Democratic presidential candidate Joe Biden speaks during a town hall in South Carolina. | Sean Rayford/Getty Images
Joe Biden is blowing away his Democratic rivals in South Carolina, according to three new polls that show he’s the only candidate with outsize support from African-American voters in the first-in-the-South primary.
While the former vice president has lost ground in surveys of overwhelmingly white Iowa and New Hampshire, Biden is pulling in about a third of the overall primary vote in South Carolina. His lead there is powered by a 44 percent backing from black voters, surveys from Quinnipiac University and the University of North Florida released Monday show.
Another survey released Monday, from CBS News/YouGov, shows even stronger support from black voters in South Carolina. Biden receives more than half of his support from African-Americans and has 45 percent overall support.
His next-closest opponents in South Carolina are Sen. Elizabeth Warren, at 17 percent, and Sen. Bernie Sanders at 15 percent in the CBS poll.
In the Quinnipiac poll, Biden has 33 percent support and Warren and Sanders are at 13 and 11 percent, respectively. In the UNF survey, Biden registers 36 percent support, with Warren and Sanders tied at 10 percent.
The polls bolster claims by Biden’s allies that he’s the only candidate in the race who can point to a broad base of support with a pillar of the Democratic Party – African-Americans.
Their continued backing is essential to Biden’s bid — particularly in the South — since black voters could account for one-in-four total voters during primary season. High black turnout is also crucial to any Democrat’s chances in a general election.
While Biden is benefitting from his status as vice president to the first black president, his longstanding ties to South Carolina and the attacks on his character by Donald Trump have also reinforced his position, according to state Sen. Marlon Kimpson, a Democrat from North Charleston who is neutral in the race and has hosted numerous candidates in his majority-black district.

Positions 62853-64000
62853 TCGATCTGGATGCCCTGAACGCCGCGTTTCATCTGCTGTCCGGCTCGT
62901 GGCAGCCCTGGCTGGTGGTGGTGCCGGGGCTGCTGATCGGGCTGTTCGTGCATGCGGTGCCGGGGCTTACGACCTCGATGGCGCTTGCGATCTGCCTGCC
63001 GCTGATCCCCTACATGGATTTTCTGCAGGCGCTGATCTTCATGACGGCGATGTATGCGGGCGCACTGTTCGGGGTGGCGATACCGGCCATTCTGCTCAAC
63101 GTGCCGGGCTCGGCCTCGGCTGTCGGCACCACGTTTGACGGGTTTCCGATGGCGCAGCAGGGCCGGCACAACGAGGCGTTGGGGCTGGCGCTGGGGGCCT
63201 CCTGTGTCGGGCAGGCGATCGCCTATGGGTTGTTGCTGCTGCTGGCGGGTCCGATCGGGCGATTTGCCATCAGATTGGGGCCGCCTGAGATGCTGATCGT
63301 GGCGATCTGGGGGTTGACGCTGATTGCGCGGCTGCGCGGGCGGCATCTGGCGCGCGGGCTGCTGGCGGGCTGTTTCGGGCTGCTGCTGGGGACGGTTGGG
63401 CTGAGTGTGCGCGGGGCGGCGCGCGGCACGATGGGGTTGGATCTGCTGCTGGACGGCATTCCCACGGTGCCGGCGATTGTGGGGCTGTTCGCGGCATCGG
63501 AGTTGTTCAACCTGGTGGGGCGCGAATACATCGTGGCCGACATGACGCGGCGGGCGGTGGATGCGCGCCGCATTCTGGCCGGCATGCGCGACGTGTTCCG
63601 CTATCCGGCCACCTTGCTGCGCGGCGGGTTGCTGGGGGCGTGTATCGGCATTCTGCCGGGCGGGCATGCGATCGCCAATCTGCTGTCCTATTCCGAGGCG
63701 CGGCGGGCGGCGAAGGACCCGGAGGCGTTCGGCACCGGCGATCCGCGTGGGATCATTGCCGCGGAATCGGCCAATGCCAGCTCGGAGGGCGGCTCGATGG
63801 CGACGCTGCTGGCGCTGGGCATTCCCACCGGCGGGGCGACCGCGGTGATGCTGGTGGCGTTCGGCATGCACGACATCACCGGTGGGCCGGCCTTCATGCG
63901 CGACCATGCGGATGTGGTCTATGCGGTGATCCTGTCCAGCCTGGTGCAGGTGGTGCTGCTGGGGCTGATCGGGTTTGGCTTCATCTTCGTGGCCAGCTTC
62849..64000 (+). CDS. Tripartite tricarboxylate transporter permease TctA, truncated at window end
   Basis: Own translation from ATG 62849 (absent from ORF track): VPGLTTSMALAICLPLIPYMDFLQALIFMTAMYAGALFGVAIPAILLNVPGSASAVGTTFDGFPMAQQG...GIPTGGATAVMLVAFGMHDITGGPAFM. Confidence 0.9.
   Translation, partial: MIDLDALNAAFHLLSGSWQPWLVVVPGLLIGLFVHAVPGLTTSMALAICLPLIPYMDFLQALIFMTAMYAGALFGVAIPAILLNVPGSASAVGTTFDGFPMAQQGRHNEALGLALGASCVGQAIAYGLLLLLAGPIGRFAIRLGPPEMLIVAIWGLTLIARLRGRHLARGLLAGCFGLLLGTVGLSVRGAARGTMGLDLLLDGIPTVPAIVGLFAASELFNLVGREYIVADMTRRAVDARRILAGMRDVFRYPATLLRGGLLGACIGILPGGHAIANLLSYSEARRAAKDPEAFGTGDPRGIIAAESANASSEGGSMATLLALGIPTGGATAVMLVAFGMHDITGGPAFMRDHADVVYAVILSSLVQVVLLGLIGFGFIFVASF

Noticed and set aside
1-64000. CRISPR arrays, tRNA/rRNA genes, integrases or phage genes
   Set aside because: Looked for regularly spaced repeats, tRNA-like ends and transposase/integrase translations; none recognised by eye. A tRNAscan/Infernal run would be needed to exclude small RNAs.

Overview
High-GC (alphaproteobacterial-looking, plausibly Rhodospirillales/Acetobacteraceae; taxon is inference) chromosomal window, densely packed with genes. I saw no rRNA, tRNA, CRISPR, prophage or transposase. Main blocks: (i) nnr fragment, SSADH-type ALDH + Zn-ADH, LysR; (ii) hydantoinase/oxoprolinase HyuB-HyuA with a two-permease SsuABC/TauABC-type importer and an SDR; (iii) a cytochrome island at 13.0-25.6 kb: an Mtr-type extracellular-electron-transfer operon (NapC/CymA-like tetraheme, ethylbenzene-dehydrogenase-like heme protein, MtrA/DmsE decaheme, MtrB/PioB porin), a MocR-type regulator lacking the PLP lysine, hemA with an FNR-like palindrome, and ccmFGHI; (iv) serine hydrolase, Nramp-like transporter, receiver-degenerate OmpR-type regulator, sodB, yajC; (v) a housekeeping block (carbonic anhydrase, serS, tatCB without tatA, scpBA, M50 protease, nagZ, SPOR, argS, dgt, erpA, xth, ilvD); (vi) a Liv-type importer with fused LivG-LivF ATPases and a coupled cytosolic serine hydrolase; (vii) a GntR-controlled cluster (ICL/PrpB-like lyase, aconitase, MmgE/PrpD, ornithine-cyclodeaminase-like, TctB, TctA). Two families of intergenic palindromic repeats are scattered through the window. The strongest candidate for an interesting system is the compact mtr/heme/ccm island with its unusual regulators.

“Ironically, Trump has helped Biden here,” Kimpson said.
“People I talk to believe Biden doesn’t get a fair shake. And there’s some ownership of him. He has been friendly to our state. He was President Obama’s vice president. There’s sort of a feeling of kinship with him,” Kimpson said. “And people don’t like folk picking on their relative. They believe Joe is an uncle to our state. And Trump’s preoccupation and fascination with taking him out has resonated.”
Kimpson and the pollsters cautioned that the race is still fluid and anything can still happen. The surveys show that many voters have indicated they could switch their votes. There’s also a sizable pool of undecided voters, about a fifth of the state electorate
“If Biden goes into Atlanta in the debate this week and says something stupid, well, he can’t afford any major problems,” Kimpson said.
The newest polls are a gut-punch to the two African-American senators who have looked to the state as a springboard, Kamala Harris and Cory Booker. They’ve premised their candidacies on doing well enough in Iowa, New Hampshire or Nevada in order to gain momentum and capture the support of South Carolina’s black voters — estimated to be as much as two-thirds of the primary vote in the state.
The senators’ calculus also counts on the implosion of Biden’s campaign, which has so far failed to materialize.
Harris only has 3 percent overall support in South Carolina and 6 percent support from black voters there, while Booker has 2 percent support overall and from black voters in the state, according to Quinnipiac’s survey. In UNF’s poll, Harris has 4 percent overall support and also from black voters, while Booker is at 2 percent in both categories.
UNF surveyed 437 Democratic voters by cell and landline phones for its poll, which has a margin of error of +/- 4.7 percentage points. Quinnipiac surveyed 768 likely voters by cell and landline phones. And CBS surveyed 933 Democrats in the state via internet-based web panels. CBS/YouGov did not provide detailed breakdowns of poll respondents by race.
The polls suggest South Carolina, the final early state to vote on Feb. 29, is an uphill climb for Pete Buttigieg, the mayor of South Bend, Indiana, who is the leader in a recent flagship poll in Iowa.